Catherine Connors is a mother, writer and recovering academic who traded the lecture hall for the playroom and discovered that university students and preschoolers have much the same attention span. She still dips her toes into academic waters by writing the occasional scholarly article about the place of motherhood in Western philosophy, but mostly now she changes diapers and wipes noses and indulges in long reflections on whether Yo Gabba Gabba is a harbinger of the decline of western civilization. Oh, and she blogs: in addition to Bad Mother blogging at BeliefNet, she is, among other things, the author of HerBadMother.com, Managing Editor of MamaPop, moderator of Her Bad Mother’s Basement, co-founder and co-editor of WeCovet, Contributing Editor at BlogHer, and (deep breath) founder of and contributor to Canada Moms Blog. And in her spare time… oh, wait. She doesn’t have spare time. But she’s okay with that.
Most of my family has served in the military in some capacity or another. My grandfather was in the (Canadian) Navy. My mother was in the Air Force. My father (pictured above) was in the Air Force. My father-in-law served in the Black Watch (Royal Highland Regiment) of Canada in World War II.
None of them died in service. But they did serve, and today – as I remember that so many have died – I think that that is going to be what I focus on when I talk to my kids about what Remembrance Day and Veterans Day mean. Not the death, not the sacrifice, not the loss (how can four year olds wrap their heads around loss of life in war? should we even expect them to try?) – just the service, the tremendous service, that so many men and women provide to their countries day after day, year after year. Just that. The service. The protection they provide, the security, the maintenance of peace, the defense of peace, the making – in some cases – of peace.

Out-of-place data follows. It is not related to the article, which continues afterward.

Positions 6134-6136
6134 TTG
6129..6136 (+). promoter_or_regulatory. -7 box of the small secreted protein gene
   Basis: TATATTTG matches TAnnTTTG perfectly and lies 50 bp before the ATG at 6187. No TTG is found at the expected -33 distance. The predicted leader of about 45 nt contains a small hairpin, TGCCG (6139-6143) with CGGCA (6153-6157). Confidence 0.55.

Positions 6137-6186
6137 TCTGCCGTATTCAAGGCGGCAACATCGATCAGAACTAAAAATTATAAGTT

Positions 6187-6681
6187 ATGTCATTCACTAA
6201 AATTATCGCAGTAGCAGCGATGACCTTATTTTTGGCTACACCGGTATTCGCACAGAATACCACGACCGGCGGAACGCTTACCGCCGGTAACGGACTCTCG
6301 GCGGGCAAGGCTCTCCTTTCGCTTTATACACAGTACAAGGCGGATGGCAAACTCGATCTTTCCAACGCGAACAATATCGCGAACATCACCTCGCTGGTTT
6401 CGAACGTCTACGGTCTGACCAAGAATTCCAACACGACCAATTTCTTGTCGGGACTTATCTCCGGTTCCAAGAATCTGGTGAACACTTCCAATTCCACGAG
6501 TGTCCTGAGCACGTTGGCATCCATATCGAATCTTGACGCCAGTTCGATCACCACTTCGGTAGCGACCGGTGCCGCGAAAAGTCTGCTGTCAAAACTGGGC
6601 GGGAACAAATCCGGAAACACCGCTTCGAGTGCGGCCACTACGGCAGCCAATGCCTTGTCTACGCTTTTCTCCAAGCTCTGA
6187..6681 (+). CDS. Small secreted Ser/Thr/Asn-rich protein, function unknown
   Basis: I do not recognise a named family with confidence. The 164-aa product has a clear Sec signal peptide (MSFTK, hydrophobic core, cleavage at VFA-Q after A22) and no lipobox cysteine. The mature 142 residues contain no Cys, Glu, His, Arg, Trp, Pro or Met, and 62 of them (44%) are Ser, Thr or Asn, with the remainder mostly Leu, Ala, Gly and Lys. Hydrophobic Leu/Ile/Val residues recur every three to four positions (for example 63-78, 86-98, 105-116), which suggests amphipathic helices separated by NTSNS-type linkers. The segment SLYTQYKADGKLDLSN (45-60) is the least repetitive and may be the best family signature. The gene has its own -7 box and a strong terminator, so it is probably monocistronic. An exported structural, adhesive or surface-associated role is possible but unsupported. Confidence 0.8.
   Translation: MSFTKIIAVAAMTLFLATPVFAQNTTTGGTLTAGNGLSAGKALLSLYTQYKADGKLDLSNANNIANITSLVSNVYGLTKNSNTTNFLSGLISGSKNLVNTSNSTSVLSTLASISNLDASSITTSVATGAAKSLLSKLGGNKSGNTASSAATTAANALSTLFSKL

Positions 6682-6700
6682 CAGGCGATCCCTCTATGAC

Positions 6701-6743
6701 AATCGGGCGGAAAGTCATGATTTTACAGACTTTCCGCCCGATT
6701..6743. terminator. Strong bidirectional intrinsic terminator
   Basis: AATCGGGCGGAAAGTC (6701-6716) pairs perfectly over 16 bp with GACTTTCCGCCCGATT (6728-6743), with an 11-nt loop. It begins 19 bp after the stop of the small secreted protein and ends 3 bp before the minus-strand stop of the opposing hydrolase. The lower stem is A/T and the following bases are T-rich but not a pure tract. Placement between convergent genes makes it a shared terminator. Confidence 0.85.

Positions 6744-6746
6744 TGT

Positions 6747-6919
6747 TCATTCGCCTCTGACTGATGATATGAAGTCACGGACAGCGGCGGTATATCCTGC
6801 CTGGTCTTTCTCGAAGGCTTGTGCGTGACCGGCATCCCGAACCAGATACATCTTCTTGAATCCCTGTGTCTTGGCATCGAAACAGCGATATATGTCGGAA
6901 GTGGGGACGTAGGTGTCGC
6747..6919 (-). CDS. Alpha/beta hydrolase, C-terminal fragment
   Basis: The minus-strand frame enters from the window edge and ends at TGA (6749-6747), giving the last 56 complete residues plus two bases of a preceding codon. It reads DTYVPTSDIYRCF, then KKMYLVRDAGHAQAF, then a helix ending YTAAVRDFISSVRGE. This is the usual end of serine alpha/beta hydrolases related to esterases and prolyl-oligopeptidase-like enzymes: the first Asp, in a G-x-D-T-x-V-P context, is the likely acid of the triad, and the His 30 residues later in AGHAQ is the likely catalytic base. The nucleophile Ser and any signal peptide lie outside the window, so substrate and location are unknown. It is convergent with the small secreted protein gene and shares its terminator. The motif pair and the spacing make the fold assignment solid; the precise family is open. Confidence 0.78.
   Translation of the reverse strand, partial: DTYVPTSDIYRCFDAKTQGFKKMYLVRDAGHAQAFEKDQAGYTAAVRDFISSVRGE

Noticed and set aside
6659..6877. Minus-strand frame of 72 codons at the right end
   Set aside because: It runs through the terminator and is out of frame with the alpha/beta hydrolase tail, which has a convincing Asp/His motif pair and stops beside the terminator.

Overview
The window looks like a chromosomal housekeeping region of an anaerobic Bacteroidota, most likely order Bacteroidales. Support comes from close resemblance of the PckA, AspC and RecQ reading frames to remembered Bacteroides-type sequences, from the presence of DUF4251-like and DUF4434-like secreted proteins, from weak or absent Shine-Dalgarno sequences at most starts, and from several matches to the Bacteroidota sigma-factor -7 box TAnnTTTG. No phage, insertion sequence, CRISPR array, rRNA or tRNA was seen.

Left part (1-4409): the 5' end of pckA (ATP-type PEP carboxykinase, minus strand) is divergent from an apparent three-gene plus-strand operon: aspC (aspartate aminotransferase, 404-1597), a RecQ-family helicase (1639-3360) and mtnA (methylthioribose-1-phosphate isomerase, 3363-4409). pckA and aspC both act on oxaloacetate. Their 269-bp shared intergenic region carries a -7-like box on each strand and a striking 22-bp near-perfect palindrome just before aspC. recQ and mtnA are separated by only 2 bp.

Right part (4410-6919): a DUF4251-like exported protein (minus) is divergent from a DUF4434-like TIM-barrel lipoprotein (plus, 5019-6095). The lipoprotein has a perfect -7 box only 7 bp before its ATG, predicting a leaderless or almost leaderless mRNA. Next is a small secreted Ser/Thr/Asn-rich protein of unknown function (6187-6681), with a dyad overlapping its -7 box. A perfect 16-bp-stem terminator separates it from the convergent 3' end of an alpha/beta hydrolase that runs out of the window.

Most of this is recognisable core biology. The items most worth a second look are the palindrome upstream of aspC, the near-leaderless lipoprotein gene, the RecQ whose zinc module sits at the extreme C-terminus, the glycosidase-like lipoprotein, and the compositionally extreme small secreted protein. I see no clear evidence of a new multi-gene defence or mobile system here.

That, I think, is easy enough to explain to a child. And well-worth doing. So worth doing.
(Is that enough, do you think? How SHOULD we talk to our kids
about Remembrance/Veterans’ Day? Talking about death with small children is
complicated enough – how do we discuss it alongside war and conflict and all
those terrible things that, although we should remember, we so often struggle
(Thank you, veterans and service-people. THANK YOU.)